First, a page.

Nannie said a girl that age should be with her Mom. Of course I was sad and didn’t understand the reasoning then, but it turned out to be a very good choice. There was the Mom & Dad, a cousin their age, an invalid Gram who kept busy preparing veggies from big garden, knitting mittens for everyone & reading Grace Livingston Hills many love stories.

I became very involved with Methodist Episcopal church & was briefly, before I graduated, Superintendent of Sunday School. A couple years I was President of North Country Youth Fellowship. I had always loved school, did well & played basketball since 7th grade in W.R. I graduated in 1943 and still remember the final quote from my graduation speech. We had to write & memorize our own speeches. “He only earns his freedom and existence who daily conquers them anew. And such a throng I fain would see– stand on free soil among a people free! Then dare I hold the moment fleeing. Aye, linger a while, so fair thou art” ~ Goethe.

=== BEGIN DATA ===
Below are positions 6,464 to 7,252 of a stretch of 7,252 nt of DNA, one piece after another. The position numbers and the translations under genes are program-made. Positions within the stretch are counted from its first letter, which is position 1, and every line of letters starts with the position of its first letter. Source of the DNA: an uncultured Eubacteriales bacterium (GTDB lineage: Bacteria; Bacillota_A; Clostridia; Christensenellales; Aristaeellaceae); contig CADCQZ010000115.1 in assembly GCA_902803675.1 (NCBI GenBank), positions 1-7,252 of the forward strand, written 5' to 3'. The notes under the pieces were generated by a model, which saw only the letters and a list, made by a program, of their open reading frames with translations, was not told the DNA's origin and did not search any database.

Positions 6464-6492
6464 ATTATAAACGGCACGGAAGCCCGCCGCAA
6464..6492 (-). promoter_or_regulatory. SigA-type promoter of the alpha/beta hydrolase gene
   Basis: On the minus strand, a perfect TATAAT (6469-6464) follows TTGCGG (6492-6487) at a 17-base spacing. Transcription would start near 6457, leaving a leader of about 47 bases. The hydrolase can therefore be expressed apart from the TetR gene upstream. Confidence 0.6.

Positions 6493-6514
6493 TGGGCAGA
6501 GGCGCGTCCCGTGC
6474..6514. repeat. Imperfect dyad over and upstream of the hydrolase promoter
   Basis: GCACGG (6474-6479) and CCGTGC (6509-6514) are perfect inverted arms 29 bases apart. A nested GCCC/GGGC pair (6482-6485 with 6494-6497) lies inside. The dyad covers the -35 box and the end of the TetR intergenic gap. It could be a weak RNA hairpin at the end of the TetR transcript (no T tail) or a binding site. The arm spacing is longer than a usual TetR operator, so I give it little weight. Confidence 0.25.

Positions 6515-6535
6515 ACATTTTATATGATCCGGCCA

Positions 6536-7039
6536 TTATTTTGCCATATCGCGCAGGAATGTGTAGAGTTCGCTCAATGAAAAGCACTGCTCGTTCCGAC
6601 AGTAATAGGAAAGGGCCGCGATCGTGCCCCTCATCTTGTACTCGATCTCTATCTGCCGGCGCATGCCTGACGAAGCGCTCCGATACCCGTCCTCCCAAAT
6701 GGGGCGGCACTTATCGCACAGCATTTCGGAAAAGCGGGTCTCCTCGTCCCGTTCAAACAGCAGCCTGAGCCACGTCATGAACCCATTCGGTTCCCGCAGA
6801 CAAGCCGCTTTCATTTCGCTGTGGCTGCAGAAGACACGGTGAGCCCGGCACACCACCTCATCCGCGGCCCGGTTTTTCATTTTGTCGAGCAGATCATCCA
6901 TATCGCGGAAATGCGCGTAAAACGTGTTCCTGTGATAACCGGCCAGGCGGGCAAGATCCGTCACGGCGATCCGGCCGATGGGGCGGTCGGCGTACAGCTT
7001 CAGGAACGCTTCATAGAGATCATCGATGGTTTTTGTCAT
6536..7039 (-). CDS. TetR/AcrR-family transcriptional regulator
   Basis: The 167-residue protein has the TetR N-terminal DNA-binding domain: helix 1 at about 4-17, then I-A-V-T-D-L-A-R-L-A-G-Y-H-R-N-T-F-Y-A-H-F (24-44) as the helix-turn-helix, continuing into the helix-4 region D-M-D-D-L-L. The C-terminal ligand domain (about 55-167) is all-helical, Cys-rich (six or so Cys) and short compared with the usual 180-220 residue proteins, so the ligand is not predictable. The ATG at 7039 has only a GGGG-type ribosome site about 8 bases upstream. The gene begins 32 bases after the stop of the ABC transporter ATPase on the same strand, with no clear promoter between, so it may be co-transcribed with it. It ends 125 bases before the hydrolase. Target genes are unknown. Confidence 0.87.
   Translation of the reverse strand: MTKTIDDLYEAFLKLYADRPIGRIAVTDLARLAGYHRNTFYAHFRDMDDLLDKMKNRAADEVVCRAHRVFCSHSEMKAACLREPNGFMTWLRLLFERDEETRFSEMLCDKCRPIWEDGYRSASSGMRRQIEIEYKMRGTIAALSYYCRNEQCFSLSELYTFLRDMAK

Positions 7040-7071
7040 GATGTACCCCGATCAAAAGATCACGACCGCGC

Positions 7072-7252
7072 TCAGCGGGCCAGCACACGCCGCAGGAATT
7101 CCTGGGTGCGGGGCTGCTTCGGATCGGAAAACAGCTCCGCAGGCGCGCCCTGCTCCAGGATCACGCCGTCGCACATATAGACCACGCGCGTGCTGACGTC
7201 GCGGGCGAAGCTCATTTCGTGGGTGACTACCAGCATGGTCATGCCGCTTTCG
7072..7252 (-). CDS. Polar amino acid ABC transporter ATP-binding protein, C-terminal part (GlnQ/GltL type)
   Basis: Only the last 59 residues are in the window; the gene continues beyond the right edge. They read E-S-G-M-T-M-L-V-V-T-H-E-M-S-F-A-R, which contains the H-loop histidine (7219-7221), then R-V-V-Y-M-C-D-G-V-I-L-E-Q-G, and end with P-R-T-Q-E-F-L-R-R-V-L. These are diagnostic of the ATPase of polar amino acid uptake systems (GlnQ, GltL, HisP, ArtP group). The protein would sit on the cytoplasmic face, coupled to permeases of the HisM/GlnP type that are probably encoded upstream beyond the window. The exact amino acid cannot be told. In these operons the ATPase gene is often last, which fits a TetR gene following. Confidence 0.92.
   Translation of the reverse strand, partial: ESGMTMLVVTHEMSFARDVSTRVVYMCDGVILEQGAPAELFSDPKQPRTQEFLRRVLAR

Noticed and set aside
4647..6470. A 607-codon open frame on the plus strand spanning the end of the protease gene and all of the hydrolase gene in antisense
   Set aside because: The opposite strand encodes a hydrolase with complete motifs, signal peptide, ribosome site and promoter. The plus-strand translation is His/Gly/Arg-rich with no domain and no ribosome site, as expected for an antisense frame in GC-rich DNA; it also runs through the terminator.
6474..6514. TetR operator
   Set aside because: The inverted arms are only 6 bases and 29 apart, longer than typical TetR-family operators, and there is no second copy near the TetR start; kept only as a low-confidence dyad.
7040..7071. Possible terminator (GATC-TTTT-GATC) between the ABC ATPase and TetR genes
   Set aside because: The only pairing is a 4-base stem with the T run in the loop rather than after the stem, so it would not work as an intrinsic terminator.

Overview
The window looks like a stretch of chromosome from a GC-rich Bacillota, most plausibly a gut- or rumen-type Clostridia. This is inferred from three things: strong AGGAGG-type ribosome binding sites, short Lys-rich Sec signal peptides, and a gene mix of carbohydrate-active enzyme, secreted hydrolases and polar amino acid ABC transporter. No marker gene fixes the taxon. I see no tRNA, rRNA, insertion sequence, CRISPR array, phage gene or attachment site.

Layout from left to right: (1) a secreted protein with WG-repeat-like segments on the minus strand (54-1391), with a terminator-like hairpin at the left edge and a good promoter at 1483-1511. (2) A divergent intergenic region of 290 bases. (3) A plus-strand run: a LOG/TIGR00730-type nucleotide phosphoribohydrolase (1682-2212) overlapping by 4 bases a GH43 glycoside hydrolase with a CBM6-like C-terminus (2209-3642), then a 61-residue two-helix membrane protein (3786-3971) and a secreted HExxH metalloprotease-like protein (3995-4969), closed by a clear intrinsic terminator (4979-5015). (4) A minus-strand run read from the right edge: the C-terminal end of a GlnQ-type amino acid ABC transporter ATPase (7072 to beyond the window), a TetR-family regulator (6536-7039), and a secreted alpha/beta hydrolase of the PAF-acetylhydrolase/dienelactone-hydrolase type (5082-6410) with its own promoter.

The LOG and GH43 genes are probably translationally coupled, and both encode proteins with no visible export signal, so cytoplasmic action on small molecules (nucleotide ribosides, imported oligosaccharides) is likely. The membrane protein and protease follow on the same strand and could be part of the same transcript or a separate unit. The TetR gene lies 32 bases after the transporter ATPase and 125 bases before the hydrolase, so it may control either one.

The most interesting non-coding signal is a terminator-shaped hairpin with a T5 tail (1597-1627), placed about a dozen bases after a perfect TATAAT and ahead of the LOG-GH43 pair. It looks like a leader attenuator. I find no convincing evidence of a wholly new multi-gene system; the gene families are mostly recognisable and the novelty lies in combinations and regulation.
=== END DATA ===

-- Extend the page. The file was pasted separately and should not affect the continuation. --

This was during WWII when our boys were leaving for war after graduation. Speaking of “Smithie”, it reminded me of a poem I heard Nannie quote, “Under the Spreading Chestnut Tree, a Village Smithie Stands”. I went to one of my poetry books & found it–also written by Henry W. Longfellow.

Nov. 16. Evangeline has sure taken me on a poetic journey! Now I’ll finish your letter. Yesterday I went to the hairdresser & weekly lunch @ the Senior Center where I had a lovely lunch of salmon boat with stuffing and dill sauce, broccoli, home fries, wheat bread and birthday cake for a member recovering from stroke. Alex went on field trip to Sturbridge yesterday. RAIN!!!

Thank you so much again for all your caring. Love & prayers, Mom.